Fig. 2
figure2

Positive impacts of transportation mode change and warehousing activity increase in other states for 12 alternate destination states and top ten USC Sectors. Note: 1. Positive sign indicates economic gains. 2. The value in parenthesis is the percentage to total impacts. 3. Others in upper two graphs: 38 states, D.C. and the rest of word excluding 12 destination states. 4. Others in lower two graphs: 37 other USC sectors excluding the top ten sectors

As transportation modes changed and warehousing activity of foreign imports to 12 states increased, the gain to USC Sector 33 ($3467 million, 55 %) is the highest as expected, and USC Sectors 34 ($821 million, 13 %) and 43 (Health Care and Social Assistances, $163 million, 2.6 %) follow. The Type I multiplier in this increased activity case was 1.616. The gains for foreign exports were high in USC Sectors 33 ($6668 million, 57.6 %), 10 ($664 million, 5.7 %), and 39 (Professional, Scientific, and Technical services, $564 million, 4.9 %); The Type I multiplier for the foreign exports case was 1.918.

Conclusions and discussion

The Panama Canal expansion presents many complex issues for analysts attempting to estimate the various U.S. economic effects. There are simultaneous responses in the impacted as well as other states. Among the challenges are the problem of developing an appropriate economic model and adapting plausible scenarios to the economic model developed. We attempted to face these challenges and understand economic effects in the change of international trade pattern and activities of logistics industry in this paper.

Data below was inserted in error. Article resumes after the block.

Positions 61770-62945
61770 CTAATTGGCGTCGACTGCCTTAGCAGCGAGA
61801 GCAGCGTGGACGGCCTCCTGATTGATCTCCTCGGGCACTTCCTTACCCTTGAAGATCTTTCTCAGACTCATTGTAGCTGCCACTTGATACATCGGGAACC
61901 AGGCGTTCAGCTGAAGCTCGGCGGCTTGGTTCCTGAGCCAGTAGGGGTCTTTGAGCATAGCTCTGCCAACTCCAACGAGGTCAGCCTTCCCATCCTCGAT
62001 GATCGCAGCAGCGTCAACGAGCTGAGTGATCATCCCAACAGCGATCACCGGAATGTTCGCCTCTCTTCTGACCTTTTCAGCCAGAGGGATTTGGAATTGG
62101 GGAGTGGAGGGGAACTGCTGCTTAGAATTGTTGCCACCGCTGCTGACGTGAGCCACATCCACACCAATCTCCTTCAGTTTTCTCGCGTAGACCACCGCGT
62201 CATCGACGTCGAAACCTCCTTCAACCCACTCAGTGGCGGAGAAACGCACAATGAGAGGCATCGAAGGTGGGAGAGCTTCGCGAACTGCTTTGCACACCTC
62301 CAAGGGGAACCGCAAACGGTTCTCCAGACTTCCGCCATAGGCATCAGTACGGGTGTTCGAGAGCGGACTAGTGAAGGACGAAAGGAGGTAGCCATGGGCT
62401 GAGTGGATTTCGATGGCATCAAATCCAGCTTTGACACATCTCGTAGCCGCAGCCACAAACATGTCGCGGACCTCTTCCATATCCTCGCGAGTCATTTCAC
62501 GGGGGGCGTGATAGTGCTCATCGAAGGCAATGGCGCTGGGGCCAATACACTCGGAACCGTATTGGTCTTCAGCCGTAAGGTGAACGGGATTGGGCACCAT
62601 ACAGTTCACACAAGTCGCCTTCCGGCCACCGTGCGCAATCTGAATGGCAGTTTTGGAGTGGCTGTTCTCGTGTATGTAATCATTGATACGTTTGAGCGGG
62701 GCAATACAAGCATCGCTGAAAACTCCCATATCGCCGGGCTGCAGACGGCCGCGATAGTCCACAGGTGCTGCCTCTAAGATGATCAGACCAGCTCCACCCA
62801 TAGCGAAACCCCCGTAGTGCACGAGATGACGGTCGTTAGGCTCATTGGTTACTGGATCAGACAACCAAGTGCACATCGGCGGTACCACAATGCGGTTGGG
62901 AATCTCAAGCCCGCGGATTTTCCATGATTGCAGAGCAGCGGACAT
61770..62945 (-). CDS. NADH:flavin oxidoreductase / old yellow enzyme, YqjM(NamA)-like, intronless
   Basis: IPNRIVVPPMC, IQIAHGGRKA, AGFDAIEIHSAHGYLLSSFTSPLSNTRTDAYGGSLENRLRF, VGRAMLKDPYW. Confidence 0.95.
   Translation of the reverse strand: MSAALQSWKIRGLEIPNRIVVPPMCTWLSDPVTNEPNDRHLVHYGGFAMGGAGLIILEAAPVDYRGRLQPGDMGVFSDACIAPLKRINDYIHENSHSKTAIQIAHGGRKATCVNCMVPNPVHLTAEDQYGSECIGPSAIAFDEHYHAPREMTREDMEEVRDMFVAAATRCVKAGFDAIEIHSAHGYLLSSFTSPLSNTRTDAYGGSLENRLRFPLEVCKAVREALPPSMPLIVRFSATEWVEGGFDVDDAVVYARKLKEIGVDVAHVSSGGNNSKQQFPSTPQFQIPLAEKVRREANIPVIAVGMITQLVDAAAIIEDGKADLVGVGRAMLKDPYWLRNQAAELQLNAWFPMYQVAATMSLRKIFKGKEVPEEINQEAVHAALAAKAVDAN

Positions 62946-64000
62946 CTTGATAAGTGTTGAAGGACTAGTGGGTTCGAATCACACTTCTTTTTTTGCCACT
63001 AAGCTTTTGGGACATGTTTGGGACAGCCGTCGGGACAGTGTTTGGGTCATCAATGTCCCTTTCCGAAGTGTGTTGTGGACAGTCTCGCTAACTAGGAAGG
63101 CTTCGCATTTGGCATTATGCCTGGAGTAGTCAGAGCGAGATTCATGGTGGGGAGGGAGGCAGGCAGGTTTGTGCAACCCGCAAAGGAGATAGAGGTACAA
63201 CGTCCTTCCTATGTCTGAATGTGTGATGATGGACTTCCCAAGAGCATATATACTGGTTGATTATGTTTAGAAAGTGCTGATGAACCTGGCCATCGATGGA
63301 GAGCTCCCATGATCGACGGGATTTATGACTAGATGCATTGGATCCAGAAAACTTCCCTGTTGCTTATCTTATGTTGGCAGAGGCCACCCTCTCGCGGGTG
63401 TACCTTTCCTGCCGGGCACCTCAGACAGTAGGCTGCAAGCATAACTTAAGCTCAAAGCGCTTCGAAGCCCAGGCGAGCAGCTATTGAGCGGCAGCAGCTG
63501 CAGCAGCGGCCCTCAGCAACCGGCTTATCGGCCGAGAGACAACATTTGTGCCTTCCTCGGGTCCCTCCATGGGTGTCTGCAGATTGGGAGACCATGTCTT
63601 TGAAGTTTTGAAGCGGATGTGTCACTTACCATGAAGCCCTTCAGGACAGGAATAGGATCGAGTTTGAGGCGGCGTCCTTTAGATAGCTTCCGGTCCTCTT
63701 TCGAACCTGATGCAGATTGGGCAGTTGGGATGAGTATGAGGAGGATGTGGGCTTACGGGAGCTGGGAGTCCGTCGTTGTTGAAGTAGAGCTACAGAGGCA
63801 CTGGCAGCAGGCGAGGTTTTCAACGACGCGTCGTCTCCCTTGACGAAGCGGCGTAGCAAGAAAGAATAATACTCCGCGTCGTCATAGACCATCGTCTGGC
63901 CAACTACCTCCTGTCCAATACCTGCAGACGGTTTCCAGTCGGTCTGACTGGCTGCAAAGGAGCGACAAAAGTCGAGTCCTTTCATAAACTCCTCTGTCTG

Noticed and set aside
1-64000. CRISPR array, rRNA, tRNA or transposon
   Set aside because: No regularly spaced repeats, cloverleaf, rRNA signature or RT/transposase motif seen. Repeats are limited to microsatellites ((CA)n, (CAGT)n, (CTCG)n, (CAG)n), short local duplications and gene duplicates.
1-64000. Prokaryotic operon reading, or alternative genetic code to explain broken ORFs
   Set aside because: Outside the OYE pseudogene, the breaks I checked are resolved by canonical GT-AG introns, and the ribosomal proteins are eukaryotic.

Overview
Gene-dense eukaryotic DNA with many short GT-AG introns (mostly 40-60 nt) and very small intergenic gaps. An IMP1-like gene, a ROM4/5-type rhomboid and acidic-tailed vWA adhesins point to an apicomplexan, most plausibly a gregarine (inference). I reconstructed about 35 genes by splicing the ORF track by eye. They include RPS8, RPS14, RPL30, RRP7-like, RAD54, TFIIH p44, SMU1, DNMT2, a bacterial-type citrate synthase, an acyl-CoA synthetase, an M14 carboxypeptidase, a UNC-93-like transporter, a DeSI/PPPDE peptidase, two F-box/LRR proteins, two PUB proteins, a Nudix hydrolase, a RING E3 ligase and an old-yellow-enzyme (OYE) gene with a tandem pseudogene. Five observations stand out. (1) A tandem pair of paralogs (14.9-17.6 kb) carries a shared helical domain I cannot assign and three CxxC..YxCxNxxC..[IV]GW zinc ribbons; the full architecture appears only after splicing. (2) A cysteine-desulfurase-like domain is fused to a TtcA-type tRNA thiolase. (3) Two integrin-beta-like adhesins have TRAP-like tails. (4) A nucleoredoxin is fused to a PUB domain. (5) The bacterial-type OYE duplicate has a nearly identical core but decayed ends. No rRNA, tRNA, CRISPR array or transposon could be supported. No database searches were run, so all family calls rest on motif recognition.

Our approach was to apply NIEMO’s supply- and demand-side interstate input–output models. We subtracted Pacific Rim imports and exports destined for the West Coast states which cover the ports in the Customs Districts of Los Angeles, San Francisco, Columbia-Snake, and Seattle and added (diverted) these volumes to various competing U.S. seaports. The results presented are the net multiplier effects of both phenomena. According to the total reduction of transportation and warehousing values for foreign imports in the West Coast ports by $3.3 billion, the total negative impacts were estimated to be $5.8 billion; those for foreign exports were $1.6 billion. This is similar to Park’s (2008) finding that foreign imports in the West Coast region account for total trade in the U.S. about four times of total foreign exports. Interestingly, total positive gains from the shift of transportation modes and new warehousing activities for foreign exports in the 12 South and East Coast states accounted for $9.2 billion, exceeding the total gains of $6.3 billion for foreign imports. New York and Texas would be the most benefited states in the nation. These findings will contribute to understanding how the Panama Canal expansion may affect changes in urban growth in the U.S. and future technical innovations in open economy, depending on new investment in various seaports in East Coast and its ripple impacts on other major U.S. cities.